Ever moved to a city you didn’t know, for a guy who wasn’t worth it… all because you thought you were in love?
Sarah Walker has.
She’s just moved to L.A. and changed her whole life in anticipation of cohabitation with her fiancé, Benjamin. But he stalls, again. Pushed to the limit, the stability-seeking Sarah snaps and actually finds herself dumping him. Now she’s in free fall: no fiancé, no job. No idea what to do next.
According to her new roommate Martika, Sarah is now in the perfect place to start life in L.A.
Before she knows it, Sarah becomes Martika’s project, getting pulled headlong into a crazy, chaotic world of nightclubs and day jobs, where the only constant is change. Sarah’s about to discover that “single” isn’t a dirty word. Not that she’ll be staying single for long…
“…a fun book to bring to the beach on either coast.”
– Publishers Weekly
“With its engaging characters, snappy dialogue, and fast-paced story, Yardley’s novel is a winning standout.”
Sarah looked nervously around the apartment. “You know, this wasn’t how I pictured this. At all.”
She heard Benjamin sigh. “I’m at the office, sweetie. Is this going to be long?”
Sarah sighed. “I just… felt a little lonely. Felt like calling.”
“Well, you’ve been down in Los Angeles for a whole week. How are you doing? Feeling, you know, acclimated?”
“There are cardboard boxes up to the ceiling, but at least the bed’s in. Thank God Judith and David were able to help me.” She paused. “That wasn’t… I mean, I understand you had to work last weekend too.”
“Don’t even get me started.” She heard an impatient rustle of papers. “Judith… who’s she again?”
“She’s my friend. From college. She got married to David, moved down here — let’s see, that’d be three years ago. Remember? I took you to her wedding.”
A pause. “The Chinese girl?”
Sarah rolled her eyes. “That’s the one.”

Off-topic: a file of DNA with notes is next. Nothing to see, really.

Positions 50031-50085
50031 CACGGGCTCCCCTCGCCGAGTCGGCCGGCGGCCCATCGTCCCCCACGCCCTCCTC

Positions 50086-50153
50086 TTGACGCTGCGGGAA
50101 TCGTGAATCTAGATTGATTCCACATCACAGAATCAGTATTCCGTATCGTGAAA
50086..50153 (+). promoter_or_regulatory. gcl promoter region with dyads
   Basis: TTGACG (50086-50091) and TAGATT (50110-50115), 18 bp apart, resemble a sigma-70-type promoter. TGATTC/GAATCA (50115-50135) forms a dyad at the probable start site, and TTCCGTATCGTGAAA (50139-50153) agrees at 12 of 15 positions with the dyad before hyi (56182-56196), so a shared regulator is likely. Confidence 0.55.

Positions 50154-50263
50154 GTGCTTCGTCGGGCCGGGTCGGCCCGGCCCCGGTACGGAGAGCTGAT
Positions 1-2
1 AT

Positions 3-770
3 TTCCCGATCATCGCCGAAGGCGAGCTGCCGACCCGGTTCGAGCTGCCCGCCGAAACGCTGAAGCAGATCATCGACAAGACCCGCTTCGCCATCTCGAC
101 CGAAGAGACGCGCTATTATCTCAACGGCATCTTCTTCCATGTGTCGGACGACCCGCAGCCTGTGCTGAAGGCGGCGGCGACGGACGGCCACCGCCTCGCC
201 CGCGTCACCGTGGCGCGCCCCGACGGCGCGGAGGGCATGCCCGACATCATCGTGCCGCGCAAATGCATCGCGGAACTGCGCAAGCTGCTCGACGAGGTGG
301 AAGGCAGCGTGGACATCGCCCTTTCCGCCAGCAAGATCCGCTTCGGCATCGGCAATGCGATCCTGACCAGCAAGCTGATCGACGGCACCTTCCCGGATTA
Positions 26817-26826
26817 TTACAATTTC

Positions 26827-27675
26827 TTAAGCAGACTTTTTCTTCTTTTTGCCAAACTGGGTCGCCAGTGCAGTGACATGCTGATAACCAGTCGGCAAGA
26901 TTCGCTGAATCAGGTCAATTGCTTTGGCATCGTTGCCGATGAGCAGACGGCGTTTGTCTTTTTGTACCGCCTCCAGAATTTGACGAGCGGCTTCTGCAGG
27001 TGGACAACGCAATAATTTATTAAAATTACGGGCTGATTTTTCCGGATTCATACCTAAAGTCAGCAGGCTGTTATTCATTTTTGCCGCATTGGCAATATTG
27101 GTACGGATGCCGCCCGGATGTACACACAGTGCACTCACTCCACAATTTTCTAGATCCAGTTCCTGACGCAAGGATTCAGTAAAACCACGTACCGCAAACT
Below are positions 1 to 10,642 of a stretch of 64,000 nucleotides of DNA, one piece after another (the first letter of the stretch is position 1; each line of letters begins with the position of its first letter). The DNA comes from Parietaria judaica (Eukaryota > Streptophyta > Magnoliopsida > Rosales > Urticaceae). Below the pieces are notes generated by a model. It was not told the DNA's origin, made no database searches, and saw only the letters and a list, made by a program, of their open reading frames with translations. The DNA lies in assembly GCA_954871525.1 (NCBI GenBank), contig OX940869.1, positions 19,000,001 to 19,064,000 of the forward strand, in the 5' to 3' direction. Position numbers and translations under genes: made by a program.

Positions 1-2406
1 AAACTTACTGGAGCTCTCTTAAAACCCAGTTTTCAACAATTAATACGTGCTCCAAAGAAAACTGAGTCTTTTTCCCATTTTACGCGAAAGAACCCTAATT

“Huh. Well, anyway, it’s not like you’re completely alone down there.”
Sarah leaned against the arm of the couch. “It’s not the same, and you know it,” she teased, glancing out the window. It was looking fit to storm, she noticed. She thought that it never rained in Los Angeles. Maybe that was a myth. She hoped it wouldn’t storm. “I just can’t wait until you’re down here, tucked up in bed with me — picking out some more furniture, this place is very bare — you know. Settling in.”
As soon as she said the words, she winced. She hadn’t meant to say settling. This wasn’t about pressuring him to marry her… even if they had been engaged for four years. This was about her being a good girlfriend, helping him out.
“Well, what I’m saying is, sure, you miss me… but it’s not going to, you know, kill you or anything.” He laughed, warmly.
She felt a prickle of alarm. She knew that laugh. She’d been at a business party, and he’d made that laugh to one of the decision makers of a computer company he was trying to sell semi-conductors to. He’d walked away with the account.
“I’m not going to die if you’re not here, yeah, but I’m going to be miserable,” she said, hoping that didn’t sound too whiny. On second thought, she was in a city with millions of people she didn’t know. A little whining was probably not out of place! “So, how did Mr. Richardson take you going through with the transfer, anyway? You figured he’d be mad, but you figured once you’d signed with the L.A. office, there wasn’t anything he could do…”
He sighed deeply. “Turned out I was wrong there, actually.”
The prickle turned into a pang. “What happened?”
“Richardson’s being a dick,” Benjamin replied, his voice acidic. “He knew. He knew I’d try to sneak out of the office. With numbers like I bring in, though — I underestimated what he’d do to keep me here. He doesn’t want to lose one of his highest Northern Cal reps to Southern Cal.”